Definition of Rhetoric
"[Rhetoric,] that powerful instrument of error and deceit."
(August 29, 1632 - October 28, 1704)
From a Library of Congress lithograph
Locke On Rhetoric
“The ends of language in our discourse with others being chiefly these three: First, to make known one man’s thoughts or ideas to another. Secondly, to do it with as much ease and quickness as possible; and, Thirdly, thereby to convey the knowledge of things: language is either abused or deficient, when it fails of any of these three. (from "An Essay Concerning Human Understanding," vol.2, bk.3, ch.10, sec.23)
"Wit and fancy get a better welcome in the world than dry truth and real knowledge; so people will hardly think that the use of figurative language and ·literary· allusion constitutes an imperfection or misuse of language. In contexts where we seek pleasure and delight rather than information and improvement, such ornaments are indeed not faults. But if we want to speak of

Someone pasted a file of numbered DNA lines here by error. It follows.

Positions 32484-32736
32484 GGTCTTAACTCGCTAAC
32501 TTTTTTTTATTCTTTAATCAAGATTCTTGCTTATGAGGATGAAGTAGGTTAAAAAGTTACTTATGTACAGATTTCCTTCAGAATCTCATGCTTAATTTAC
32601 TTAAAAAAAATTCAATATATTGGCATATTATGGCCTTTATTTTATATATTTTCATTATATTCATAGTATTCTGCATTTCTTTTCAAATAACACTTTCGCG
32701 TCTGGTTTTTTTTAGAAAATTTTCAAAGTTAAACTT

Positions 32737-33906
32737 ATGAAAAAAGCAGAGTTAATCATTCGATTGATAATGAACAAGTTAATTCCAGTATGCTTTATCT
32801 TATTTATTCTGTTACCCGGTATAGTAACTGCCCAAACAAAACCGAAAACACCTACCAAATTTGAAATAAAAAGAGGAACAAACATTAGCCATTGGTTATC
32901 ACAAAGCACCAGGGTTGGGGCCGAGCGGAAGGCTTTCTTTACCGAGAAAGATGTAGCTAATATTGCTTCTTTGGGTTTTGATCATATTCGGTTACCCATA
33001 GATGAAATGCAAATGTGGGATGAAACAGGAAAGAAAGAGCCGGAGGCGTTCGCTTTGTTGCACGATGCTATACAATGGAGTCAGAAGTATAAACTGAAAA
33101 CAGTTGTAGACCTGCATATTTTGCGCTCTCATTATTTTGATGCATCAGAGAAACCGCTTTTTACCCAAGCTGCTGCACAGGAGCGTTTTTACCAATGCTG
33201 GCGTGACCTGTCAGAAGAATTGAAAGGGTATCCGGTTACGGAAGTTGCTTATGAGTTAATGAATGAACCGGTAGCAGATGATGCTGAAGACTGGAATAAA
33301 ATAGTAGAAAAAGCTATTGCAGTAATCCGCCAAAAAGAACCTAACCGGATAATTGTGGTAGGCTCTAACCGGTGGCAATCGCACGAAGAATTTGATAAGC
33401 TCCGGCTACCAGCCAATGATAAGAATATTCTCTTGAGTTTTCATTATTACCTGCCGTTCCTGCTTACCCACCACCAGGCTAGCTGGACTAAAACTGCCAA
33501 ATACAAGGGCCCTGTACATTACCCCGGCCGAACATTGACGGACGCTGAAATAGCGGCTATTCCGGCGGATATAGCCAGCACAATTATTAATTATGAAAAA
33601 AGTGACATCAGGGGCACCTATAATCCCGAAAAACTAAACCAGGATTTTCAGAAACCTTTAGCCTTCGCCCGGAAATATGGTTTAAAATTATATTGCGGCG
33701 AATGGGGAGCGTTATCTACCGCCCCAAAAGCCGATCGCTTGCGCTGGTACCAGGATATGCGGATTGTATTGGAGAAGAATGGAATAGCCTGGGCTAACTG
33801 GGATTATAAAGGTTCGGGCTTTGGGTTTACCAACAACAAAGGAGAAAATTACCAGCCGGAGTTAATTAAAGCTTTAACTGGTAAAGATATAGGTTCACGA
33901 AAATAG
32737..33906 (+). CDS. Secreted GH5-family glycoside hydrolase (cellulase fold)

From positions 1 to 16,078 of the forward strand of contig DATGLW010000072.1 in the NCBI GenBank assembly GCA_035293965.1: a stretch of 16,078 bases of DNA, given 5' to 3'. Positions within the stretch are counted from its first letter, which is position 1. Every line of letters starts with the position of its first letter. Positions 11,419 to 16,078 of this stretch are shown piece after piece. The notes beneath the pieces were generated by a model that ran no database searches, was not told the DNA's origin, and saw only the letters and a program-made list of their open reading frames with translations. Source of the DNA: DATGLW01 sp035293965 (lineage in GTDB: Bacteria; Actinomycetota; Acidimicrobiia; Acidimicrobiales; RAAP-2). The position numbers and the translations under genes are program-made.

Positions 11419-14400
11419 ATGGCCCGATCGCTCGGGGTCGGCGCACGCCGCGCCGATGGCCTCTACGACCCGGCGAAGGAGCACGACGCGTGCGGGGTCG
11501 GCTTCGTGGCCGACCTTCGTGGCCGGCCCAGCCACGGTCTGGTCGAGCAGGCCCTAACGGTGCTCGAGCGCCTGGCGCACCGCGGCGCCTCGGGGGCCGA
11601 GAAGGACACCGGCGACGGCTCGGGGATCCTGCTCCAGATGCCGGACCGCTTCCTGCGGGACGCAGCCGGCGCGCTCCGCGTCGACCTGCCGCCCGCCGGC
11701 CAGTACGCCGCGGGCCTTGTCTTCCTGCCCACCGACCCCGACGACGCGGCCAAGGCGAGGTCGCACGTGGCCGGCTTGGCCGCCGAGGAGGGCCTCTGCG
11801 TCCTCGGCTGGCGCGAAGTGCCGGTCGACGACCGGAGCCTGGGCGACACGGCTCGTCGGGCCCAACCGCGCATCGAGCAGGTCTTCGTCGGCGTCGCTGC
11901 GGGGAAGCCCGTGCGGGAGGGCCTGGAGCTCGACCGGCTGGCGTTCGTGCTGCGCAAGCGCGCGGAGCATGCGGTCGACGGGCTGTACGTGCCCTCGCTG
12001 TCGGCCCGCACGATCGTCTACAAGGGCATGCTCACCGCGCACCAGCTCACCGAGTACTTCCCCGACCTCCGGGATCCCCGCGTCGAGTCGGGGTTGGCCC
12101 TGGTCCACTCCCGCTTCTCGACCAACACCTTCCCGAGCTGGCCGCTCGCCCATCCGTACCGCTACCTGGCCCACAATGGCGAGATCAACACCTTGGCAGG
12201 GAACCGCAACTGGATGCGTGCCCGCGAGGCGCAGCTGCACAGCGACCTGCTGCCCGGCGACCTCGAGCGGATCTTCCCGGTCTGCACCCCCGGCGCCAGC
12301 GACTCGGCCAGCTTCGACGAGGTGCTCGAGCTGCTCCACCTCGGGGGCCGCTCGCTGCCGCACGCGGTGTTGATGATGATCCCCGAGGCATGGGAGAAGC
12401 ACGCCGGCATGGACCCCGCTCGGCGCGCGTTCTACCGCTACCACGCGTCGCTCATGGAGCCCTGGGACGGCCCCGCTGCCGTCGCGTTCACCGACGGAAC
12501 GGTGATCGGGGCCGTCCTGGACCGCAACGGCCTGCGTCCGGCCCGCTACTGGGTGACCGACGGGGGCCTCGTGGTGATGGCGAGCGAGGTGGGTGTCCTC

Page last updated on November 24, 2008 by Nightfly